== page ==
Answer: Perhaps your plants need a feeding to promote better yields. Generally it is a good idea to let the new plants grow and become established for the first year, thus delaying any harvest until the next year. When you do begin to harvest, cut only those spears larger in diameter than a pencil. Keep new asparagus plantings well watered in the spring.
Asparagus is a heavy feeder, so in addition to adding organic material regularly, top dressing with bone meal (phosphorous) and greensand (potassium) is beneficial.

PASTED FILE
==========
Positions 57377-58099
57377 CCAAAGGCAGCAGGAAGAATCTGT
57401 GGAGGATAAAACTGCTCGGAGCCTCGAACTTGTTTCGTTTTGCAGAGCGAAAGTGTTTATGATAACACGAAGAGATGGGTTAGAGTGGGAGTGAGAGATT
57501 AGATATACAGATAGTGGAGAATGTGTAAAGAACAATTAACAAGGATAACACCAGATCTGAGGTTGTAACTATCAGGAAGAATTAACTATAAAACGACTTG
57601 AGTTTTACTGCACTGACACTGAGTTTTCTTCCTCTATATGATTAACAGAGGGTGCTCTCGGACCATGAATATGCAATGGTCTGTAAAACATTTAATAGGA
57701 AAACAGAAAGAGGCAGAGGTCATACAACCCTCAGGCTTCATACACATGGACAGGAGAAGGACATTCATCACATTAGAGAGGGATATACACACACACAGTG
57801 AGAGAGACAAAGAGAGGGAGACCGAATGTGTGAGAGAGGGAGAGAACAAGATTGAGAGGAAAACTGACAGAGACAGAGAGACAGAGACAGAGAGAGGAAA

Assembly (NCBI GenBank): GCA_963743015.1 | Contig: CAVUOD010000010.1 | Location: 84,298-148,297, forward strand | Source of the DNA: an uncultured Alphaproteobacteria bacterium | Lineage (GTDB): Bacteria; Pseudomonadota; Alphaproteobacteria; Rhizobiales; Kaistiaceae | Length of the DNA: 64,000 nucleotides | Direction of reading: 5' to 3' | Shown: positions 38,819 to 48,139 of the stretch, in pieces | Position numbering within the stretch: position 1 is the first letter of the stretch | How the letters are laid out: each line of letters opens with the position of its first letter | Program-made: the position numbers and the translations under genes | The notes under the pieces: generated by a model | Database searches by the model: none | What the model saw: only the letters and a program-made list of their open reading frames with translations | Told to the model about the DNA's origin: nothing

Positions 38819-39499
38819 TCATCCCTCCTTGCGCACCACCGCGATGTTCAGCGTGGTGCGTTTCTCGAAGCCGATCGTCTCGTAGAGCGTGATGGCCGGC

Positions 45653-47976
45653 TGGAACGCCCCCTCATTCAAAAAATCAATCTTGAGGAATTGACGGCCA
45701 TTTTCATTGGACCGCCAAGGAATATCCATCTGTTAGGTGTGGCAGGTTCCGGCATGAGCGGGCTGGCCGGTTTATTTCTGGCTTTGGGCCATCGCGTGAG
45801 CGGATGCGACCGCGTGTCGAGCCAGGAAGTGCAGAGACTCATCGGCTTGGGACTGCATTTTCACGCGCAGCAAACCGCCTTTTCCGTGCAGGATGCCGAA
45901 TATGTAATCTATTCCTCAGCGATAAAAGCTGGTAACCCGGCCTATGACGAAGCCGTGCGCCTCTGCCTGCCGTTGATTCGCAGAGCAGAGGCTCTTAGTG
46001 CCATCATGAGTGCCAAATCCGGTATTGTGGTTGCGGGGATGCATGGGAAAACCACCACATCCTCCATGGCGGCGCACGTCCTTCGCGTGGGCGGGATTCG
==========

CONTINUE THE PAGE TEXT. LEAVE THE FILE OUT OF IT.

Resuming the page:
This fall, cut the stems off at about a two inch height after frost when they turn yellow. (Do this before any berries turn red and fall off or you will have seedlings crowding the bed next year.) Remove all of the asparagus debris. Then layer the bed with four to six inches of compost or organic mulch to help control weeds next year and also add organic matter and nutrients to the soil. Good luck!
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